Tuesday, October 25, 2011


Change is difficult--sometimes brutally so-- and the older I get the more reluctant I am to make changes. I guess that's because there is a certain amount of comfort in how things are. We get accustomed to a daily regimen and as proverbial "creatures of habit" fall into the surmised security of routine.

Interestingly, the life of a minister is predictably unpredictable and offers unplanned interruptions every day that would seem to argue against any presumed routine or schedule but even that, with all of its nuances, becomes an expected part of the daily fare.

My life is about to change and the direction I am going is unclear though cast in the alluring backdrop of semi-retirement. There are a myriad of options to evaluate and as I consider these I have begun to feel the accompanying emotions of grief (leaving the familiar) and apprehension (facing the uncertain).

What I have decided to do each day--and especially this morning early at the office--
is to give each day to the Lord. That may have the misleading scent of super-spirituality, but it is the only way for me to navigate these waters. I offer myself to God, as Paul challenges us in Romans 12:1, and ask God to help me live in the moment. I don't want to be so focused on anticipated changes that i miss the opportunities before me today in the unpredictable schedule of a pastor's life.

Today there is sermon preparation, a small prayer gathering, preparation for a funeral, a meeting with a personal friend, and a basketload of administrative work typical of my mid-week regimen.

So for this day I find comfort in starting my day once again anchoring myself in the certainty of my confidence that God knows all about my future and because of that I can trust Him with the unique challenges that await me today.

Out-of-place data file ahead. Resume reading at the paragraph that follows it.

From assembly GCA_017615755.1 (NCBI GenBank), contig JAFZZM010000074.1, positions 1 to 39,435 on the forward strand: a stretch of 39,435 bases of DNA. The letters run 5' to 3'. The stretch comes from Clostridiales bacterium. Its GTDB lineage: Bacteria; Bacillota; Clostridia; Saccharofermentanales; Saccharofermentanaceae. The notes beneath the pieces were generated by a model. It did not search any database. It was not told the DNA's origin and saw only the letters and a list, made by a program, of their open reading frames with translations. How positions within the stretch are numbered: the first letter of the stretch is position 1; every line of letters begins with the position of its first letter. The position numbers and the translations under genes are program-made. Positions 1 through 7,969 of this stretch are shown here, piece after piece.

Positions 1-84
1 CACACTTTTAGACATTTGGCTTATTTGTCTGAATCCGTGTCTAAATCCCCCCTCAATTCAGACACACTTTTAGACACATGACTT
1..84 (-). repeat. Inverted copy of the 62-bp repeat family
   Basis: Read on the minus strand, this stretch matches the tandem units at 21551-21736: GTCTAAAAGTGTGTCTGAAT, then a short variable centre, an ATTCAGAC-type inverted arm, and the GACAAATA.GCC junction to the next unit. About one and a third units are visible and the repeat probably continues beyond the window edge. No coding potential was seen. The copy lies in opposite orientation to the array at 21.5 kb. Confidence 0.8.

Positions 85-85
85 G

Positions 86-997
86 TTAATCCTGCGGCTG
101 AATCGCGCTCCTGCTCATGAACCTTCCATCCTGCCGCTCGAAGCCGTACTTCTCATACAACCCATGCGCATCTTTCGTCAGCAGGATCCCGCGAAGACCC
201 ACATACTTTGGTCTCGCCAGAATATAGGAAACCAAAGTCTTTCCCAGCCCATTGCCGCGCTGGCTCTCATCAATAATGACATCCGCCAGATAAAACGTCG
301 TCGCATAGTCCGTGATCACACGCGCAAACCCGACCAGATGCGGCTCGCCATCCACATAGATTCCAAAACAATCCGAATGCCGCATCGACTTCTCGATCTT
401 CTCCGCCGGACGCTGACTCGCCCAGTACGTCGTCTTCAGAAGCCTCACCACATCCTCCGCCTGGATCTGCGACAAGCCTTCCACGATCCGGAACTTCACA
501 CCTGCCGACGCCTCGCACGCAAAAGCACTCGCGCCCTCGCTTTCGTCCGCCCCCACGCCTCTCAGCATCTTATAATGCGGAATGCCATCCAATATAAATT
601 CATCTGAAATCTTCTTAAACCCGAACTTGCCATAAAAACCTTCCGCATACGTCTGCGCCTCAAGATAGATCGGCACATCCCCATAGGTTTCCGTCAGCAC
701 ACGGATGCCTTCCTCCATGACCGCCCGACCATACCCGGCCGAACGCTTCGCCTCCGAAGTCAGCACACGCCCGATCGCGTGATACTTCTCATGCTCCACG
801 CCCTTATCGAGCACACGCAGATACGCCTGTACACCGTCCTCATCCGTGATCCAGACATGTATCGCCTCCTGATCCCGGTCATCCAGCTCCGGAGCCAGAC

In the meantime, the transitions I am contemplating are somewhere between what I know about today and what He knows about tomorrow; in any case, it's a comforting place for me this morning.

Friday, October 14, 2011

the morning after

The transition from vacation to the "real world" is always a challenging one. When Beverly and I get away by ourselves we live life at a more leisurely pace, enjoying hiking(Palm Desert area has lots of places to explore), playing games(we love "Rummy-Que"), eating out (inexpensively), and dreaming together about the future (as uncertain as it is). Since we will be "retiring" soon (I will still have to work part-time), it is fun to contemplate what God has planned for us next.

Things change when I we return home. The "morning after" there is unpacking, washing clothes (thankfully, Bev does that), reading mail, responding to e-mails, scheduling the week's work, responding to the work that is an unavoidable part of ministry. I returned to prepare for two funerals in addition to the regular regimen of pastoral life.

While we were on vacation, one of our extended family had a serious heart attack and almost died; thankfully, she was at the hospital when it occurred and after successfully inserting three stints, is home, doing well, and preparing to return to work. We were reminded again of the shortness of life, the uncertainty of tomorrow. James 4:14 asks us, "What is your life? You are a mist (vapor) that appears for a little while and then vanishes".

"The morning after" a vacation, when we have enjoyed a and restful week unlike our normal routine, jolts me back to reality. Sometimes that is accompanied by a sense of dread and a penchant for complaining. But I am asking God, four "mornings after" later to recognize the value and importance of each day--whether resting or working--and to heed Paul's admonition in Colossians 3:17, "And whatever you do, whether in word or deed, do it all in the name of the Lord Jesus, giving thanks to God the Father through Him."

Saturday, October 01, 2011

a sobering week

This week I experienced what happens in pastoral ministry sometimes--a proliferation of tragedy. A close friend lost his healthy wife to a sudden catastrophic stroke. Days later a young friend, diagnosed two weeks ago with glioblastoma (malignant tumor of the brain), died yesterday morning, his wife and son by his side. And, tragically, a depressed young man took his life leaving a wife and teenage daughter stunned and shattered

All of these were believers. All of these were members of a church I pastored. All of these were more than just congregants. They were my friends.

It is sobering to think of the shortness of life. It is sobering to be reminded of our own mortality. It is sobering to imagine eternity without God.

As a pastor and Hospice chaplain, death is a frequent occurrence in my daily regimen. The closeness of these three relationships makes their passing especially poignant and sobering for me.

I am thankful for the hope of the gospel, the promise of eternal life for those who put their faith in Christ's work of grace for us.

A sobering week...but a time to affirm my faith.